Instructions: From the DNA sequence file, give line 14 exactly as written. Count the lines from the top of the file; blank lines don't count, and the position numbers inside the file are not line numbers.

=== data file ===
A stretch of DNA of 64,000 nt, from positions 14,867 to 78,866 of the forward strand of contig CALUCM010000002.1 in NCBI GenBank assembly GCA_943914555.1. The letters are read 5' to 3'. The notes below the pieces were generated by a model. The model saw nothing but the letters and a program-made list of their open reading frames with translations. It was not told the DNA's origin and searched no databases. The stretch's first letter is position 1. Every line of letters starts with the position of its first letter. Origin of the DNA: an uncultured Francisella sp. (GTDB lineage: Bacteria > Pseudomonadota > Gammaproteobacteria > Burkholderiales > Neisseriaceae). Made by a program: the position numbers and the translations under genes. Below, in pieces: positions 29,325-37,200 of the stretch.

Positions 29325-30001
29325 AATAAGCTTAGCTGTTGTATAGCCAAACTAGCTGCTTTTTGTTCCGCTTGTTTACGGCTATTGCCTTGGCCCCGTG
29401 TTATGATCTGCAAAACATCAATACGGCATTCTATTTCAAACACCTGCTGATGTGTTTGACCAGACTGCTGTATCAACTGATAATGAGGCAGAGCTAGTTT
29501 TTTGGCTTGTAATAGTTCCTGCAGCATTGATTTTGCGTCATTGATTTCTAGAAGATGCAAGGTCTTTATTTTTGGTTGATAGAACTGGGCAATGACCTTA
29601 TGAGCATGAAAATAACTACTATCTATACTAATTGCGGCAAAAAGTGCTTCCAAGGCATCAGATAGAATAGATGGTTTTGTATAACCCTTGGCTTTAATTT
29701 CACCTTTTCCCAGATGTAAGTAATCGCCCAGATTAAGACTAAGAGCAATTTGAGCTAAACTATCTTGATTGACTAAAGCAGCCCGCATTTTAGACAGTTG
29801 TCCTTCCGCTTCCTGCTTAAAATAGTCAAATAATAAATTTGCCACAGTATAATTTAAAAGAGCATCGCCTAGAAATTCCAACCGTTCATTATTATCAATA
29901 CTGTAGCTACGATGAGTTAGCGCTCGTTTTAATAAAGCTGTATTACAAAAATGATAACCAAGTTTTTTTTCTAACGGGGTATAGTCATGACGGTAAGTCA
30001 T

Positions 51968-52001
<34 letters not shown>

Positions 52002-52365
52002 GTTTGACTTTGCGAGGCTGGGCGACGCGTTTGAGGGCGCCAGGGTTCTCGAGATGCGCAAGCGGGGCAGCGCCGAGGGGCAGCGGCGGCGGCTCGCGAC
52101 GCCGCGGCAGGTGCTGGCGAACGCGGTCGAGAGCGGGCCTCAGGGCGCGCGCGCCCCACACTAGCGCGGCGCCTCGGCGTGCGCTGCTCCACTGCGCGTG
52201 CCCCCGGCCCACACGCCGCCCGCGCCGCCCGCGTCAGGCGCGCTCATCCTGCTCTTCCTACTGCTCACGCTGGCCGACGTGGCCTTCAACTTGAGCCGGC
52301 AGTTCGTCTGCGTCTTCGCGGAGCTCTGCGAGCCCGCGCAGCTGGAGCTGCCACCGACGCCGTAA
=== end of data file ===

52002 GTTTGACTTTGCGAGGCTGGGCGACGCGTTTGAGGGCGCCAGGGTTCTCGAGATGCGCAAGCGGGGCAGCGCCGAGGGGCAGCGGCGGCGGCTCGCGAC